4 tips to help ‘teleworking’ work for your business
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Recently, Toronto Mayor John Tory made headlines when he put out a call to Greater Toronto Area (GTA) employers to consider flexible work options — including work from home — with an aim to reduce impending gridlock pressure while the city plays host to the PanAm and ParaPanAm Games this summer. He also commented that it’s important for employers to consider flexible work to ensure local residents can also enjoy the Games, and serve as proud ambassadors. After all, with athletes coming from 41 countries, the world is watching!
Whether you have an office in the GTA, or not, HR leaders everywhere should be considering a variety of flexible accommodations, such as work from home or telework, altered schedules, compressed workweek and more. Let’s examine a well-designed, and highly reliable study that showed the benefits of flexible work to be significant — both for employees and employers — and debunked the myth that teleworkers everywhere are actually watching movies in their pajamas when they should be working.
MYTH: “Business continuity and service quality will suffer. Remote work hinders business performance.”
REALITY: In a 2014 study reported in the Harvard Business Review, Nicholas Bloom and graduate student James Liang — also the co-founder of the travel agency CTrip — saw productivity increases of 22% by implementing a voluntary teleworking option. Liang compared the productivity of call centre staff members who opted to work from home for a nine-month period to those who stayed in the office. Survey responses and performance data revealed that, in comparison with in-office employees, teleworkers were not only happier and less likely to quit, but also more productive. In fact, they completed 13.5% more calls than their in-office peers, equal to an extra day of work each week!
Will flexible work options typically generate positive results like these? Not necessarily, but as an employer, you can mitigate risks to productivity by evaluating and considering the following important aspects associated with the success of flexible work:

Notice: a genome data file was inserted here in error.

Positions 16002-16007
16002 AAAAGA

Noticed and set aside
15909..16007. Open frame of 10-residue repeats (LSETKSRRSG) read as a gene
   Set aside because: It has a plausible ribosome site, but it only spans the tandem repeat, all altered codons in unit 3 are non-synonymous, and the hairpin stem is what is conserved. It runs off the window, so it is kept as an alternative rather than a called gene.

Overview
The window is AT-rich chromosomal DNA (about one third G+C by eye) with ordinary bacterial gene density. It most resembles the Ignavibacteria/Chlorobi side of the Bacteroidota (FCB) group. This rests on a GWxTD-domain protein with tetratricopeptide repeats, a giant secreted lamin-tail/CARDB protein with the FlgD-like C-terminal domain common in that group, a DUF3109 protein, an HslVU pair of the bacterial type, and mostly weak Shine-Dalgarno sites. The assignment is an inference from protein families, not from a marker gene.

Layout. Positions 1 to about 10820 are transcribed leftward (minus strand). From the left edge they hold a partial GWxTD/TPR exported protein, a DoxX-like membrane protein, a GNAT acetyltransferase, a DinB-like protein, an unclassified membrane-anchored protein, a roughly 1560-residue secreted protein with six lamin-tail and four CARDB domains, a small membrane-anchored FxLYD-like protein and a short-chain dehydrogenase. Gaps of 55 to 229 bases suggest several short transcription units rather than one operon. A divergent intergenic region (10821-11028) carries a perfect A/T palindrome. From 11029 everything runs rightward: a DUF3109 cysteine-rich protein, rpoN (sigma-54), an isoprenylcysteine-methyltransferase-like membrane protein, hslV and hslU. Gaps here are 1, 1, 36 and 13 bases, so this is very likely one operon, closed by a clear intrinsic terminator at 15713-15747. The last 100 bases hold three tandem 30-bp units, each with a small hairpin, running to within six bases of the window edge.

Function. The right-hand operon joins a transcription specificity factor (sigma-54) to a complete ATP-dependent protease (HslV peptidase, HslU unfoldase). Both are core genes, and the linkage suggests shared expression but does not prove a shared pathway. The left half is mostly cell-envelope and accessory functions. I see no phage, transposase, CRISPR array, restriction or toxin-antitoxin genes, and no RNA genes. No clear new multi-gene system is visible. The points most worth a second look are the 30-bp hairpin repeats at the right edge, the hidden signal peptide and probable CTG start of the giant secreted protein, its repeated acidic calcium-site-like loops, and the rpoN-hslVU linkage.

Have a policy
Spell out your organization’s definition of flexible work clearly in a formal policy, and apply the policy fairly. For sample policies, visit hrcouncil.ca.
Assess each role
According to Liang, certain roles such as call centre work, proofreading, surveying, data entry, and the like lend themselves well to remote work. A home office may be quieter with fewer “watercooler” distractions, and it can provide workers who may be on the lower end of the income spectrum with a great perk or benefit.
Plus, in these types of roles, employers are likely already tracking performance based on quantifiable measurements, such as time, number of tasks completed, calls made, words edited, data entered, etc. You can tell very quickly if a remote worker is under-performing because you can compare output to his past in-office performance and to that of his peers.
At the other end of the remote work spectrum are executive level workers. Presumed to be highly intrinsically motivated anyway, their work is often just as easily assessable because of the sheer magnitude of the goals and objectives they need to achieve. Either way, trust and transparency are key to flexibility.
Assess each individual
Evaluate each employee on his or her merits such as past performance, engagement level, level of direction required, work style, and more. In Liang’s study, the work-from-home group volunteered to try remote work, and those who didn’t enjoy it were, on average, less productive than those who did. The group was also given the opportunity to come back in to the office at the end of the nine-month trial, and some employees did.. It’s not for everyone; younger workers and those who are more social may find remote work alienating, lonely, low on inspiration, teamwork, and collaboration.
Mid-level managers need to champion flexibility
Work with your managers to help them understand the challenges, but also the potential, of flexible work by showing them the metrics to prove that business performance isn’t suffering. Front-line managers may need to feel as though they have some level of direct involvement in or least an awareness of an employee’s output.. You also want to be sure to provide supervisors with the training they need to properly coach, direct, and assess performance from a distance, as well as empower them to make appropriate decisions about accommodating individual employee requests for flexibility.
During the Pan Am Games, some employees will be excited to partake in the action, and traffic on the streets of the GTA won’t be easy to navigate. Showing up an hour late to work, frazzled and stressed out after a painful commute, is not a recipe for success.
If your organization is one that could continue to prosper and run effectively with staff working remotely, it’s worth considering the option.